March 29-31: Spring construction got off to a big start when Mark Morgan of Bearpaw Design & Construction arrived with his sons to install the metal roofing. The pre-cut-to-length roof panels flew on and by Sunday afternoon the work was nearly done—all except for the “gingerbread”. That’s Mark’s term for edge and ridge trims.
We had a good rhythm going with Mark cutting and bending panels at a workbench, Nate carrying and sliding them up to Joel who screwed them down, and me filling in where needed. My work included peeling off the shrink-wrap that protected each panel from the next. I grew more and more dismayed as trash bag after trash bag filled up. Technically, plastic like this is recyclable but the reality is different. Do any of you know a facility?
The panels came drop-shipped in large wooden crates (wrapped in more plastic). The 2x material isn’t good quality and some of it will split when I bang it apart, but I plan to reuse what I can for blocking and bracing. The rest will be firewood. My sales rep recommended I order two extra panels in case of a miss-cut or the wind taking one but we had no mishaps. Mark will take the extras for his shed and I can take scraps to the local recycling place.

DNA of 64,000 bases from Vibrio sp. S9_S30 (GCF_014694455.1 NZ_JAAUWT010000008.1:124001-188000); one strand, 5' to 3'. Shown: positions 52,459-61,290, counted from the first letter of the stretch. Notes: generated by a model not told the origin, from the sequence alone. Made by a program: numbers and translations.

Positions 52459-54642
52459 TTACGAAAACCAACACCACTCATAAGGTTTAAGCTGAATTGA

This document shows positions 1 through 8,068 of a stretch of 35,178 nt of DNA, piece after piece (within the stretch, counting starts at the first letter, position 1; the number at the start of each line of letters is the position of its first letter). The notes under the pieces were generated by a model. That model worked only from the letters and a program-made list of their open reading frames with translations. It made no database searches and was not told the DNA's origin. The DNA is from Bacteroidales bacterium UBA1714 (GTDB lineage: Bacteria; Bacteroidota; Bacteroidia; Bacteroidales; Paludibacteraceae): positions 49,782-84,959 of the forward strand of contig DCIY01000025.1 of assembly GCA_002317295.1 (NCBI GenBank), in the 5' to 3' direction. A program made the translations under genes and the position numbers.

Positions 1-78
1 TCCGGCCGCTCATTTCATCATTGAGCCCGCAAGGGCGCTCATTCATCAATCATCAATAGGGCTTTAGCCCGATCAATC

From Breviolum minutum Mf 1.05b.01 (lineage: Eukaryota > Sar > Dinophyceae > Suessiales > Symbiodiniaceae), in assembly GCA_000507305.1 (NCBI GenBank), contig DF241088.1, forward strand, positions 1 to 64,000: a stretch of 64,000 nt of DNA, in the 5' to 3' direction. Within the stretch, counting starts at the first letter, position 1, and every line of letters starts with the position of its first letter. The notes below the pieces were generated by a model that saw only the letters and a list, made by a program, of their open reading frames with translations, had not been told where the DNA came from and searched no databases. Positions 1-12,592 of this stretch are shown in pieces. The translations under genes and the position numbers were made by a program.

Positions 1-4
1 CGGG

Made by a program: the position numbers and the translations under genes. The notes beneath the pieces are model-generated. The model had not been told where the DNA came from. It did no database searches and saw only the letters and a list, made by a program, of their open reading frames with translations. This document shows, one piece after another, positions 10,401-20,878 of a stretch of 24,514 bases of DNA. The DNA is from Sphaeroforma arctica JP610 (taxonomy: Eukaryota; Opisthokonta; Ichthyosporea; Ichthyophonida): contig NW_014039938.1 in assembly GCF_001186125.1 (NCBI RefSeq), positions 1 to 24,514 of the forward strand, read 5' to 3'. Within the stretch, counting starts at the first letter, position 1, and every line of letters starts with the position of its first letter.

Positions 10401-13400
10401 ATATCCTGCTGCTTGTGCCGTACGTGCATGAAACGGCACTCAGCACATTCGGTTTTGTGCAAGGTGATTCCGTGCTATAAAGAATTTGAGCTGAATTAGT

The roof is standing seam steel with a galvalume finish that comes with a 25 year warranty. Most estimates put its lifespan at 50+ years, a nice match to the lifespan of the PV (photovoltaic) panels that will cover a third of the house roof. An installer I spoke with told me that to take down and put PV panels back up for a re-roofing job he’d need $2000—-a cost best avoided.
Metal roofs aren’t very common for homes in our area. They’re more expensive, so to recoup your costs you need to be in the house a LONG time or be confident there’s resale value. Many people find them too stark, too commercial-looking, or too modern-looking and in some cases I agree.
I chose galvalume instead of a painted finish because I like the way it looks and it goes with the casual, contemporary style of my house. You can get steel in lots of colors but unless it’s gray I think it looks cheesy (think Pizza Hut). The galvalume fits my aesthetic because it will take on a weathered patina much like a well-used cutting board. The more common choice—asphalt shingles—wouldn’t meet the long-term durability and low-maintenence goals I set for this project. They last only 15-20 years and while in theory can be recycled, usually end up as landfill. Steel is recyclable at the end of it’s useful life. But to honestly evaluate the “green credentials” of various roofing options you’d have to compare their embodied energy—a moving target that only a few scientist-types have attempted. It includes the energy to extract, to transport, to manufacture, to install and maintain, and finally to dispose of.
With the roof on, I can now turn my attention to windows and doors!